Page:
The passion Jones has for ensuring special needs students receive a quality education is commendable. She’s truly committed to helping every child, including our most vulnerable, to be prepared for the future and to experience success.

As I reflect on the vital and challenging work you do each day, I guess you deserve a little recognition on your birthday. Savor this piece, as it’s likely to never happen again.

Although the most important national and international holiday is on March 27th, which, of course, is my birthday, I’ll let you have today.

Happy Birthday!

Dr. Antonio Maurice Daniels

University of Wisconsin-Madison

Asante Lloyd: A Shining Star for The Why You? Initiative

Asante Lloyd

(Photo Credit: Asante Lloyd)

One of the most important services offered by The Why You? Initiative, a national non-profit organization committed to advancing and empowering young students and young professionals, is mentoring. In Critique of Pure Reason, renowned German philosopher Immanuel Kant posits that “Examples are the go-cart of judgment.” From Kant’s perspective, therefore, if a person desires quality judgment, then he or she needs quality examples. The Why You? Initiative, affectionately known as “[YU?],” is increasingly becoming a national leader in supplying America with the effective examples this perilous and disconcerting epoch necessitates. Under the leadership of Dr. Renaldo C. Blocker and Dr. Antonio Maurice Daniels, [YU?] Co-Founders, and their executive leadership team, Marie Beasley, Donald Dantzler, and John Hubbard, the next generation of national and international leaders in sundry fields and spaces are emerging. Asante Lloyd, a native of Augusta, Georgia, is one such future leader the organization is developing.

Mr. Lloyd, a junior Civil Engineering major at Kennesaw State University in Kennesaw, Georgia, plans to pursue a master’s and Ph.D. in Civil Engineering after graduating with his undergraduate degree. Over the past three years, Dr. Antonio Maurice Daniels has served as Asante’s main mentor. Daniels has known him since he was a toddler. Through an extended discourse with Daniels, Lloyd became inspired to earn a Ph.D. in Civil Engineering. His original plan was to begin his career in the field after earning his undergraduate degree. [YU?] motivates young students and young professionals across the nation to reach their highest potential. Dr. Daniels is keenly aware of Asante’s intellectual acumen and does not want him to limit himself to earning just an undergraduate degree. Lloyd appreciates this academic advisement, and he has resolved to expand his career possibilities by embarking on the challenging, yet rewarding journey to a Ph.D. in Civil Engineering.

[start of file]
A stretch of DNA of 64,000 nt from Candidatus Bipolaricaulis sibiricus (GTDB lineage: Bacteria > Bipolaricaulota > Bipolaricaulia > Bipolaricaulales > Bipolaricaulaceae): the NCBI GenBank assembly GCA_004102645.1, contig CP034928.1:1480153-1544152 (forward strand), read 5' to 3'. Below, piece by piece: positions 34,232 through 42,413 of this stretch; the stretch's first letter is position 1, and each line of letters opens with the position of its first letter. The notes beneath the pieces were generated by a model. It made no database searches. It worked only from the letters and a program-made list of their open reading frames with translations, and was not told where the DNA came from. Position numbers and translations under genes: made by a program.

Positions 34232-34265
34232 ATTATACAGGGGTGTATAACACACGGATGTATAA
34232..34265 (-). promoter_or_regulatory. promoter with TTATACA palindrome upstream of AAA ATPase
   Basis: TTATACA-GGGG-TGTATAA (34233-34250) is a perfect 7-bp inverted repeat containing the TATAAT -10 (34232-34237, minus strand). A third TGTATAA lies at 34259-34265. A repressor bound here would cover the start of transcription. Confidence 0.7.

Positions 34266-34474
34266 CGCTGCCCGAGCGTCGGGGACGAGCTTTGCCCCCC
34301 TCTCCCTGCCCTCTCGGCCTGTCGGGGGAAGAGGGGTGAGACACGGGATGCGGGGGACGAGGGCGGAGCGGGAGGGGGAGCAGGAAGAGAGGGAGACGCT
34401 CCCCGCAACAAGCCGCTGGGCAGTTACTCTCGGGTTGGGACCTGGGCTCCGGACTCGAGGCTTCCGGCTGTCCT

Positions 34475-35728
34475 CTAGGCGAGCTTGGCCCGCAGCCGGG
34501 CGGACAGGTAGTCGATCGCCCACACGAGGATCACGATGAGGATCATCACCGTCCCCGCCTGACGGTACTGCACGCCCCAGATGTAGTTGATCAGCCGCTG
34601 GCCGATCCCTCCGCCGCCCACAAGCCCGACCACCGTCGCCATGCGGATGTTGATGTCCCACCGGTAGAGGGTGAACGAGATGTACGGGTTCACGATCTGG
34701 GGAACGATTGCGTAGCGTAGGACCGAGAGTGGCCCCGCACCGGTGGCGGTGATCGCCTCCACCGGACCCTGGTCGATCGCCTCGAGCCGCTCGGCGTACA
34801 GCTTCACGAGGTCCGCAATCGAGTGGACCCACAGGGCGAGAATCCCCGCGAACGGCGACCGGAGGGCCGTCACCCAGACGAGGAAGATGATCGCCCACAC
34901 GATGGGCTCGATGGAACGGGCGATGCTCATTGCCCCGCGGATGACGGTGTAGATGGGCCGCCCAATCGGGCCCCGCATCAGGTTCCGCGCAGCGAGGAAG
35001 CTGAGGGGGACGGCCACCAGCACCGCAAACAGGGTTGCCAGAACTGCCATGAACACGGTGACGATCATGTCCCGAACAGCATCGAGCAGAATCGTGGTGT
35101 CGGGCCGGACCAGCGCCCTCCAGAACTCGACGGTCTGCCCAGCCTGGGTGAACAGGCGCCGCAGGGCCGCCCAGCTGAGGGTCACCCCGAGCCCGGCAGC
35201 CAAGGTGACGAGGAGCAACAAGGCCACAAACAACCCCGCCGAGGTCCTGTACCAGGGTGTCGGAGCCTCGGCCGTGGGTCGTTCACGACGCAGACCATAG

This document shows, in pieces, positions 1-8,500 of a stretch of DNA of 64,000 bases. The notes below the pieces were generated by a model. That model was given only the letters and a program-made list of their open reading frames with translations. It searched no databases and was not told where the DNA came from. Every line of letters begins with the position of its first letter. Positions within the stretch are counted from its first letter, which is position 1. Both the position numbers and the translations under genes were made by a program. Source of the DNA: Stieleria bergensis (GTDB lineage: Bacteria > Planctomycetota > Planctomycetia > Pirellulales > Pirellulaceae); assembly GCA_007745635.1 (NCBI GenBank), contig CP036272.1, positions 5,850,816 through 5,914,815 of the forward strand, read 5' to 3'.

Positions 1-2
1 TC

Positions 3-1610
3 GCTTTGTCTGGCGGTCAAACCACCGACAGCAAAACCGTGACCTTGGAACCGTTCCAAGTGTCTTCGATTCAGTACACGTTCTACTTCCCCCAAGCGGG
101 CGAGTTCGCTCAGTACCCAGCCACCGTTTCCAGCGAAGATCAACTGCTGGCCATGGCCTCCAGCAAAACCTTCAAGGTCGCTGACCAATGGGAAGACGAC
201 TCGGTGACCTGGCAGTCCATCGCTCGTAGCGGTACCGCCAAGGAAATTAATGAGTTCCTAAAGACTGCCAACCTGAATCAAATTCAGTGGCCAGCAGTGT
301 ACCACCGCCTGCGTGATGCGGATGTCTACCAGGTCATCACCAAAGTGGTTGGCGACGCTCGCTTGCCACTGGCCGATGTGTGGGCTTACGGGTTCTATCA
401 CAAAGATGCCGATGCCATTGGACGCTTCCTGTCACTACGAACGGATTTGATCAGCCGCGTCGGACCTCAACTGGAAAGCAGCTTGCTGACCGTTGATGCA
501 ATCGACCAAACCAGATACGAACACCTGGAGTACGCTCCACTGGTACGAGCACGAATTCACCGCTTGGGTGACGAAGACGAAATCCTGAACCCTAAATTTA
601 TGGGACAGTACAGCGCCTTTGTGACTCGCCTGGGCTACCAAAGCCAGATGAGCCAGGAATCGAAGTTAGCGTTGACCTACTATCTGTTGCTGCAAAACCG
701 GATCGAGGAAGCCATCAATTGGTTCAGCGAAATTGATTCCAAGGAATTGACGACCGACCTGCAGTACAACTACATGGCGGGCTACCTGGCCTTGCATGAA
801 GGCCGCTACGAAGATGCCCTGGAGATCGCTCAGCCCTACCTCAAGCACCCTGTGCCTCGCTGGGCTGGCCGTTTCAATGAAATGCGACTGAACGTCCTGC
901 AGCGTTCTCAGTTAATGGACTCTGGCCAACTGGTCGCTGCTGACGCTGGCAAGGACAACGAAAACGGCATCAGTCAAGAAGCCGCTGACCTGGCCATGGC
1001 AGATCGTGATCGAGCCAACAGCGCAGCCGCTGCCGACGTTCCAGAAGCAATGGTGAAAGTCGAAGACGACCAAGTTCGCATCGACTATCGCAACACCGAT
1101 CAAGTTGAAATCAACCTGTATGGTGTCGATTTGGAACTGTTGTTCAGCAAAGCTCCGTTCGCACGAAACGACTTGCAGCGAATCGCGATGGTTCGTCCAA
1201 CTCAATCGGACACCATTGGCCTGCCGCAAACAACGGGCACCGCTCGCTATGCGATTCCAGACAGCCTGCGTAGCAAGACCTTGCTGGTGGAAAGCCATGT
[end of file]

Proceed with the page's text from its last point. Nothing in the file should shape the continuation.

As a high school student-athlete, Mr. Lloyd excelled academically and athletically, receiving numerous awards for football and track and superior academic achievement. He was even named Scholar-Athlete of the Year during his final year in high school. Asante evinced the reality that black male student-athletes can experience greatness in the classroom and fields and courts of athletic competition. He graduated with honors from a competitive magnate high school in Augusta, Georgia, obtaining a nationally and internationally reputable international baccalaureate (IB) diploma. Although he loves Mathematics and Science, and has always performed really well in those subjects, Asante has made great grades in all subjects. As Lloyd enters his junior year, his academic success persists—he’s still an honor student.

While his academic and athletic prowess and success are noteworthy, they do not even compare to his character. Asante is the type of child any parent desires to have. His parents, Felicia Mack and Roderick Lloyd, have done an excellent job rearing him, and they are quite proud of the accomplished young man he has become. One never hears a credible negative word spoken about him.

[YU?] prides itself on helping young students and young professionals, especially those who emerge from underrepresented backgrounds, to secure meaningful internships, including nationally competitive ones. This is why the organization’s leadership was enthused about Mr. Lloyd being selected last summer as a Scholar-Intern by the United States Department of Energy (DOE).  Impressed by his work last summer, Asante’s supervisors at the DOE invited him to return this summer to work for the agency at the Savannah River Site (SRS) in South Carolina, and he recently completed this summer’s internship experience at the DOE.

As a DOE Scholar-Intern, Mr. Lloyd gained valuable research experience in the field, and he was able to make significant contributions to the DOE, contributions that will benefit all Americans. He was able to gain knowledge and critical insights from national and international experts in his field, and these two years of experience have buttressed his understanding of how to engage in sophisticated research, apply data-driven approaches to solving complex problems, and work collaboratively with novice and experienced engineers.

[YU?] salutes Asante Lloyd for his accomplishments and for operating in a spirit of excellence.